Christopher Wray will be the next director of the FBI, after the Senate confirmed his nomination Tuesday afternoon with bipartisan support.
The final vote was 92 to 5, will all no votes coming from Democrats.
A lawyer who served in the criminal division of the Department of Justice under former President George W. Bush, Wray earned support from Democrats, who praised his vow of independence during his confirmation hearing in July.
At that hearing, Wray said he’d be an impartial director who would refuse to pledge loyalty to Trump. It was a question members of both parties repeatedly raised after Comey said Trump asked for his loyalty before his ouster.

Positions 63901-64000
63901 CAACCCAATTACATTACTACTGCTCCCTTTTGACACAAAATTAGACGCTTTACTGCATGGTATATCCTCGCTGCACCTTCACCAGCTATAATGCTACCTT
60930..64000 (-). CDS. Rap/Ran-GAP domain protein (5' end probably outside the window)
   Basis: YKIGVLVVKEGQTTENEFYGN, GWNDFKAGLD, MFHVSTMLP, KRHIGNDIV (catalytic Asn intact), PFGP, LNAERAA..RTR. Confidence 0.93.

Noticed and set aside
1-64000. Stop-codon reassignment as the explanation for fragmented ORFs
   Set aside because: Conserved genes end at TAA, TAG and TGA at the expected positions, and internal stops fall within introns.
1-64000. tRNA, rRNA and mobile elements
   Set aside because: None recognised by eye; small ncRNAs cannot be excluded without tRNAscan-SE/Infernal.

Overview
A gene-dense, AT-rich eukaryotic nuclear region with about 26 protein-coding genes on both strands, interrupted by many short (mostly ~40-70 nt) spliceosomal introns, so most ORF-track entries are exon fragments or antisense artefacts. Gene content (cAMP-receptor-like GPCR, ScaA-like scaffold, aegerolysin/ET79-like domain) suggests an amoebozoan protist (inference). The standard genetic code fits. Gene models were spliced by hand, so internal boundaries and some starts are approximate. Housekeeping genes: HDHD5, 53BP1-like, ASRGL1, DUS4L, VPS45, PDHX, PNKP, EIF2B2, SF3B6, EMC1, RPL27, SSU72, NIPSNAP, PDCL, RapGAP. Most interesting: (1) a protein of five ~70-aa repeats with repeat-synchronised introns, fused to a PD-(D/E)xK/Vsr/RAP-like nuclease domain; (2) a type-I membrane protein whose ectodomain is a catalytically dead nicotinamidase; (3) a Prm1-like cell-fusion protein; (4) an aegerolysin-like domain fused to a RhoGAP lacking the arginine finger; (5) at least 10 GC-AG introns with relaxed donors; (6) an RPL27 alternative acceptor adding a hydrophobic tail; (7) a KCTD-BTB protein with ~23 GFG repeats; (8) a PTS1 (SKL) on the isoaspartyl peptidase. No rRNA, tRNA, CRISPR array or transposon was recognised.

“I need loyalty, I expect loyalty,” Trump said to Comey, according to sworn testimony Comey gave to Congress on their interactions.
Wray also pledged to support special counsel Robert Mueller’s investigation into the Trump campaign’s alleged ties to Russia. The investigation has cast a dark cloud over the Trump presidency, and Trump has hinted he is debating whether to fire Mueller.
“I would be pleased to do what I can to support him in his mission,” Wray said about Mueller’s investigation.
Wray also said he doesn’t believe Mueller is on a “witch hunt” — a term Trump has used repeatedly to describe Mueller’s probe.